City of Perth launches bold City Planning Strategy vision that would transform our capital

City of Perth launches bold City Planning Strategy vision that would transform our capital

Updated: Jul 7, 2019

The council strategy vows to boost diversity by attracting families, students, the elderly and social housing.

A high-rise primary school, a train station apartment development and six villages connected by underground mass transit are part of a bold vision for Perth.

City of Perth’s inaugural City Planning Strategy seeks to strengthen the capital as WA’s economic, social, cultural and civic centre.

The strategy says residential growth must be the council’s core objective if it is to meet infill targets of 15,910 new dwellings by 2050.

The local member for Perth, John Carey, praised the council’s new focus on population, but said any change must be financed by private enterprise, rather than the public purse.

“If we want vibrancy, if we want a night-time economy, if we want support for small business, if we want foot traffic, if you want more buzz, we need more people in the city,” he said.

“This is a signal change for the City of Perth because under the old regime there wasn’t an acknowledgement for a city of neighbourhoods.”

The council strategy has identified six village-like neighbourhoods within the 14sqkm city area — Central Perth, Northbridge, East Perth, Claisebrook, West Perth and Crawley-Nedlands — and has vowed to boost diversity by attracting families, students, the elderly and social housing.

Perth Train Station, Western Australia

The plan calls for capital city agreements with the State Government to investigate infrastructure works, including future-proofing land for an underground transit system to link the six neighbourhoods to the metropolitan area.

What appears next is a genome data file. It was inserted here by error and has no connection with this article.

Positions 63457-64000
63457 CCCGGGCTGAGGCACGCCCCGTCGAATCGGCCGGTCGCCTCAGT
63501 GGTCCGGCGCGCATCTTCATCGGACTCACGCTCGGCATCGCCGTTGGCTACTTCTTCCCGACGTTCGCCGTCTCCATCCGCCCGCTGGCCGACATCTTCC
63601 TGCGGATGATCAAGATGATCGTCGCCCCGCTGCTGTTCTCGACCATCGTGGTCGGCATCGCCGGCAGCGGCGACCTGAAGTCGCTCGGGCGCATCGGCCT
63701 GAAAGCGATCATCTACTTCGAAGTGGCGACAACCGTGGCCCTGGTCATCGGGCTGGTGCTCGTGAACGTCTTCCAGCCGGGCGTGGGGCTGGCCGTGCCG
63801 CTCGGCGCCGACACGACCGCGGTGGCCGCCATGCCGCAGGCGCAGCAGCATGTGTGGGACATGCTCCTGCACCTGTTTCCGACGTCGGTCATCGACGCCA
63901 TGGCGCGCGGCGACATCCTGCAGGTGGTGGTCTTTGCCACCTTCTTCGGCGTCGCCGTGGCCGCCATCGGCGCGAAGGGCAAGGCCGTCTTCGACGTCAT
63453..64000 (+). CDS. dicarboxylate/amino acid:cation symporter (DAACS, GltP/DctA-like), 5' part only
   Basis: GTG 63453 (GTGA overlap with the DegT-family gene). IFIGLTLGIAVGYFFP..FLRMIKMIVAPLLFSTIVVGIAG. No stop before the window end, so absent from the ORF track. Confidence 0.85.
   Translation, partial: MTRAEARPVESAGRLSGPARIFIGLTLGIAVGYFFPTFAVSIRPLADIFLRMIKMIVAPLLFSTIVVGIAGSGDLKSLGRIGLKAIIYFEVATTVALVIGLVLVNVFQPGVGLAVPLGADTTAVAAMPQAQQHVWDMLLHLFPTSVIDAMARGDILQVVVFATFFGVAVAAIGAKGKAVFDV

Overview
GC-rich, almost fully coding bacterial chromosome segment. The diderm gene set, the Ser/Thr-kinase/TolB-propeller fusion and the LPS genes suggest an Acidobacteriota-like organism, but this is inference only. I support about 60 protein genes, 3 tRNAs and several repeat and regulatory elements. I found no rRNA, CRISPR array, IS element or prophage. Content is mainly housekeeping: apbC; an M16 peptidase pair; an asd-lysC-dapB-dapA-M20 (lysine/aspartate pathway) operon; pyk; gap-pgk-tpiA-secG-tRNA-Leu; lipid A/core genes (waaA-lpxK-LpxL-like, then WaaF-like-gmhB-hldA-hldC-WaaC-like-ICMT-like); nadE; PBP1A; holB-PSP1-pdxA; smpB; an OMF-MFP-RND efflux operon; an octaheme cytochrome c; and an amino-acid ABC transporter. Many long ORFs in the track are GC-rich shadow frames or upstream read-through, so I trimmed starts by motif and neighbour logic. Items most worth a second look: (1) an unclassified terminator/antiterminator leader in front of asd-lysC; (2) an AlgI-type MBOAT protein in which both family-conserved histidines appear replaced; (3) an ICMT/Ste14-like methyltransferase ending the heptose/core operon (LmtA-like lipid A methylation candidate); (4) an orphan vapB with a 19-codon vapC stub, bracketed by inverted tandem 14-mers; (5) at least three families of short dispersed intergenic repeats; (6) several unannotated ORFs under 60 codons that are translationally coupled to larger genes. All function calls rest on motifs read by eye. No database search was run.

It also wants to work with government to redesign the convention centre precinct, potentially making the venue bigger and including apartments, and to investigate moving the East Perth rail shunting yards and the “long-term opportunity to cap the railway line east of Perth train station ... to unlock redevelopment potential.”

The council has pegged these areas as future population growth precincts.

An agreement with the State Government would also be needed for the council’s call for a city primary school within five years — potentially in a high-rise in East Perth — and the possibility of a secondary school in the long run.

The strategy forecasts the city could accommodate 15,200 to 18,550 new dwellings. The growth areas have been identified east of Beaufort Street, particularly around Claisebrook and McIver train stations, and also around Wellington Square and Queens Gardens.

Elizabeth Quay, Perth Western Australia

It plans for dense living around City West train station and along King’s Park Road, south of the QEII Medical Centre in Nedlands and Crawley and around the convention centre at Elizabeth Quay.

The plan would address congestion that would come with extra residents, with car-free zones in some parts of Northbridge on Friday and Saturday nights, and an extension of areas were carparking bays were not required.

William Street cnr of James Street, Western Australia

This could lead to more apartments built without car bays, such as the Paragon building on Hay Street. The plan calls for possibly extending ferry services to Waterbank, Point Fraser and to the University of WA, and for extra CAT buses, particularly around McIver and Claisebrook train stations.

It wants better cycle networks, and will consider an east-west cycle route along St Georges Terrace, Mounts Bay Road and Wellington Street, and north-south along Victoria Avenue to McIver station.

Consulting firm Urbis’ associate director Sean Morrison said the strategy provided a foundation for investment, redevelopment and planning. He praised the focus on population, pedestrians and cyclists. “There are three solutions to many of the city’s problems — people, people and people,” Mr Morrison said.

“The great cities of the world are those which are a great place to live. The City has acknowledged that better streets, better connectivity across the inner city, more distinct neighbourhoods and more facilities (like schools) are the key ingredients to enabling this growth.”

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